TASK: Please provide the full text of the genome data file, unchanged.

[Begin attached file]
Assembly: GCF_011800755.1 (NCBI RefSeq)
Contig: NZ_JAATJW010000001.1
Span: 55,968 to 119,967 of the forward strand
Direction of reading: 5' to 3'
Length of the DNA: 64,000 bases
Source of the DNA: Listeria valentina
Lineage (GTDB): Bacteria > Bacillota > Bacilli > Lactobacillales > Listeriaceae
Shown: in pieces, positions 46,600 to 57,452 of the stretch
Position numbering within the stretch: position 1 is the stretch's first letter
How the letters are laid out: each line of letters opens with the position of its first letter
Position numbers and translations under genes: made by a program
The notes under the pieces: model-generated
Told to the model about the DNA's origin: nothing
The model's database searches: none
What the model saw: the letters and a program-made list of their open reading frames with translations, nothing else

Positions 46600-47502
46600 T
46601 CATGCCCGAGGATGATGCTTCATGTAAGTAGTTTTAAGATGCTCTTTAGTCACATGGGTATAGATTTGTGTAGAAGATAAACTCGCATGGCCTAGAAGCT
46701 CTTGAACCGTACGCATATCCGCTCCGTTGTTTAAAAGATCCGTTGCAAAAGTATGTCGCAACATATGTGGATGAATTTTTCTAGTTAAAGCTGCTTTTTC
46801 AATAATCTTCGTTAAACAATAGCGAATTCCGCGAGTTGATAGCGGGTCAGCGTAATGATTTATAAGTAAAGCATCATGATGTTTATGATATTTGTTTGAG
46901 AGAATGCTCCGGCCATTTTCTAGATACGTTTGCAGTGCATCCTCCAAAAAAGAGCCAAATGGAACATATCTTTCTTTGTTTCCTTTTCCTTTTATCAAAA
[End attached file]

Assembly: GCF_011800755.1 (NCBI RefSeq)
Contig: NZ_JAATJW010000001.1
Span: 55,968 to 119,967 of the forward strand
Direction of reading: 5' to 3'
Length of the DNA: 64,000 bases
Source of the DNA: Listeria valentina
Lineage (GTDB): Bacteria > Bacillota > Bacilli > Lactobacillales > Listeriaceae
Shown: in pieces, positions 46,600 to 57,452 of the stretch
Position numbering within the stretch: position 1 is the stretch's first letter
How the letters are laid out: each line of letters opens with the position of its first letter
Position numbers and translations under genes: made by a program
The notes under the pieces: model-generated
Told to the model about the DNA's origin: nothing
The model's database searches: none
What the model saw: the letters and a program-made list of their open reading frames with translations, nothing else

Positions 46600-47502
46600 T
46601 CATGCCCGAGGATGATGCTTCATGTAAGTAGTTTTAAGATGCTCTTTAGTCACATGGGTATAGATTTGTGTAGAAGATAAACTCGCATGGCCTAGAAGCT
46701 CTTGAACCGTACGCATATCCGCTCCGTTGTTTAAAAGATCCGTTGCAAAAGTATGTCGCAACATATGTGGATGAATTTTTCTAGTTAAAGCTGCTTTTTC
46801 AATAATCTTCGTTAAACAATAGCGAATTCCGCGAGTTGATAGCGGGTCAGCGTAATGATTTATAAGTAAAGCATCATGATGTTTATGATATTTGTTTGAG
46901 AGAATGCTCCGGCCATTTTCTAGATACGTTTGCAGTGCATCCTCCAAAAAAGAGCCAAATGGAACATATCTTTCTTTGTTTCCTTTTCCTTTTATCAAAA